This is a big day for Black people across North America and around the world.
That's because Juneteenth—named to commemorate June 19, 1865—is when slavery finally ended in the United States.
That's when enslaved Black people in Galveston, Texas, were freed by the Union Army.
Texas was the final holdout in the Confederacy defying Abraham Lincoln's Emancipation Proclamation of 1862 outlawing slavery.
The Biden administration made Juneteenth a national holiday.
On Canadian soil, slavery was abolished on August 1, 1834 as a result of the Slavery Abolition Act in the U.K. At that time, Canada was still a British colony.
A network of secret routes and safe houses, known as the Underground Railroad, helped enslaved African Americans escape to free states and Canada in the early and mid-19th century.
One of the heroic figures at that time was Harriet Tubman, who made many missions to free southern Black people from slavery. She also worked as an armed scout and spy for the Union Army.
Black roots run deep in British Columbia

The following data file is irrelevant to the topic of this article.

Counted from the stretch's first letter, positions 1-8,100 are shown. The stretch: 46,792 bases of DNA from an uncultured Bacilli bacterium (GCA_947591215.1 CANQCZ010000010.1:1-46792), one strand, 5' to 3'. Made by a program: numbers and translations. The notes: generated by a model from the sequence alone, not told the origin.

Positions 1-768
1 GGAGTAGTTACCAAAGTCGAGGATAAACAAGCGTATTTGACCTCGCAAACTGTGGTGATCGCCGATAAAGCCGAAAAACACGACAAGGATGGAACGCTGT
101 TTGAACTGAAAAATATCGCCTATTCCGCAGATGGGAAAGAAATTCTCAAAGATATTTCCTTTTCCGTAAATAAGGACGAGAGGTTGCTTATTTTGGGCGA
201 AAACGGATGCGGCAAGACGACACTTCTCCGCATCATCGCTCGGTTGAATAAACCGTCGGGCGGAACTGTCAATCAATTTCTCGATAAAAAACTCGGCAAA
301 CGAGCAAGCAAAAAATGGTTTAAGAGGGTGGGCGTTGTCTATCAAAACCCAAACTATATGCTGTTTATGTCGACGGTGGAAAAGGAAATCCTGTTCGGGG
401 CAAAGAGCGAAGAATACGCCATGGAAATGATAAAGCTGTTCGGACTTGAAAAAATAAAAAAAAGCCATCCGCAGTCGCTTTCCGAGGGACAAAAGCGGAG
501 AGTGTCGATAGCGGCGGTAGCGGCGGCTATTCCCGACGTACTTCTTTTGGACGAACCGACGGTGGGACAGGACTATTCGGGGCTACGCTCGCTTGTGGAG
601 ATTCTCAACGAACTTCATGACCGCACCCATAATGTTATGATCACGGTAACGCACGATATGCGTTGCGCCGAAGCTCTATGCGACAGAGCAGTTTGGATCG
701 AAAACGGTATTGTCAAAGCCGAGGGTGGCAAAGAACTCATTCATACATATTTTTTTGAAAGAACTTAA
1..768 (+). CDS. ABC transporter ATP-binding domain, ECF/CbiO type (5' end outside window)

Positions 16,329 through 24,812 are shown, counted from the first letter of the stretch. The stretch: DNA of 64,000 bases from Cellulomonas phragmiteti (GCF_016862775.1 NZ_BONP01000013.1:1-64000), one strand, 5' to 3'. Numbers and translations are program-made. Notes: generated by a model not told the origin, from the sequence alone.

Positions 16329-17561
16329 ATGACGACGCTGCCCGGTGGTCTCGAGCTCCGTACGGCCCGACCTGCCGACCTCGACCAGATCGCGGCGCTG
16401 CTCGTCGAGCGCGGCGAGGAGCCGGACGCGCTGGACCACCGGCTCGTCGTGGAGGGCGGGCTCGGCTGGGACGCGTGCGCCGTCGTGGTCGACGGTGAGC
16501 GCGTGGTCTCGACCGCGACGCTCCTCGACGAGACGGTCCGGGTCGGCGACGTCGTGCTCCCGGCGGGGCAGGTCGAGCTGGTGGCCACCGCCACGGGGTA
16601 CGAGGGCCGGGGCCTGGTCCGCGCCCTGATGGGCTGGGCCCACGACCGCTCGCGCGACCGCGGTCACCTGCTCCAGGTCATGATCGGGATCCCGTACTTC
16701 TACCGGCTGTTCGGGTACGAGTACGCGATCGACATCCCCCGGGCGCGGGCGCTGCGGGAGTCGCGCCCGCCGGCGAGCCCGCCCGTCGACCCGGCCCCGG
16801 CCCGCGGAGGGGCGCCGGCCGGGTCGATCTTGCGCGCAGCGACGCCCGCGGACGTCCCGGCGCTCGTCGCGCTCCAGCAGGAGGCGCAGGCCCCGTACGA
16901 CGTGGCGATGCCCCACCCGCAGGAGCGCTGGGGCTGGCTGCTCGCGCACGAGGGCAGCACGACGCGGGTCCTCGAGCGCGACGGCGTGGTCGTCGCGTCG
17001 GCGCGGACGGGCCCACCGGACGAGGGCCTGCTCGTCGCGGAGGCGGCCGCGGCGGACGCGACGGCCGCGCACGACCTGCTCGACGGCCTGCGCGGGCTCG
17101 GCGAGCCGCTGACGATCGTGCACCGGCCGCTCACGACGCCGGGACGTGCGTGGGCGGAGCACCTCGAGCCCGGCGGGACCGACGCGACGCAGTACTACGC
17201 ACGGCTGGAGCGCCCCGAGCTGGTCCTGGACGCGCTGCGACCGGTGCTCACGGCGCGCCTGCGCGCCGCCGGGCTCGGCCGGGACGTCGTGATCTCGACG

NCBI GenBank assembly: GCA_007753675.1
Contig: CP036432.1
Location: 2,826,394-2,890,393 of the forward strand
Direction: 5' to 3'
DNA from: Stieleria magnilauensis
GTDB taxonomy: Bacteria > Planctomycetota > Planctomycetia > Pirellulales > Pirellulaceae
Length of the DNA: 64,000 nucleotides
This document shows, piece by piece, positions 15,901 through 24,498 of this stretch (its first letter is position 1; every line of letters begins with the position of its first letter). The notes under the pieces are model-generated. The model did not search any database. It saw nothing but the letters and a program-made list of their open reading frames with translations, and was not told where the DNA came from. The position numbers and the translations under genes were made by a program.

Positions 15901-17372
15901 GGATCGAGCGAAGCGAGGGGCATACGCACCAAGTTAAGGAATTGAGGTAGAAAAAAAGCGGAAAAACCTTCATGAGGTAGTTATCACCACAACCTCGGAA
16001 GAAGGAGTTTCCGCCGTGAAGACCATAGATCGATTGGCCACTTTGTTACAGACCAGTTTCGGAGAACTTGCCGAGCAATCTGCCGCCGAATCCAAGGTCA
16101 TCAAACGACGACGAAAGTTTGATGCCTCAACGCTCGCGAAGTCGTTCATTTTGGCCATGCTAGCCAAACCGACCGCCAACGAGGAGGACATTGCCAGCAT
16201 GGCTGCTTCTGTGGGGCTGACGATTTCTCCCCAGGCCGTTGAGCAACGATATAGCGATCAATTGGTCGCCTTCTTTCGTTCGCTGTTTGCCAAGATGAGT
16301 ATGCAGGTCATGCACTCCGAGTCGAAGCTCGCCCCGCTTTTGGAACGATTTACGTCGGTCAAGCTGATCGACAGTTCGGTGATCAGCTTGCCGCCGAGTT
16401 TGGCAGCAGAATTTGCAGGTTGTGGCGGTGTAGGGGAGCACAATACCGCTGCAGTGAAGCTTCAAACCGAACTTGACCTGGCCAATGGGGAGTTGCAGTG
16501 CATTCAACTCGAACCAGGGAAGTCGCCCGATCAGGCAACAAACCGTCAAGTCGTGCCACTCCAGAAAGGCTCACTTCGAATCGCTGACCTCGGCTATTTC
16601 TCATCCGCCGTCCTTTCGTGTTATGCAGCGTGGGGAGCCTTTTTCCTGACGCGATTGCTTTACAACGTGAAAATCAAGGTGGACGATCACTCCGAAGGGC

The first governor of the Colony of British Columbia, Sir James Douglas, had a mother who was half Black.
He encouraged Black residents of California to immigrate to Vancouver Island in 1858 after the notorious Dred Scott ruling in the U.S. Supreme Court. It decreed that no Black person, free or enslaved, could claim U.S. citizenship.
In addition, the Dred Scott ruling prevented Black people from seeking recourse through the court system if they were robbed or assaulted by a white person, according to BCBlackhistory.com.
In B.C., on the other hand, Black people could vote and run for office. The first Black politician elected to any office in B.C. was one of those pioneers, Mifflin Gibbs. A self-made businessman and voracious reader, he worked for the Underground Railroad before immigrating to Vancouver Island.
Gibbs was elected to Victoria city council in 1866, representing the neighbourhood of James Bay.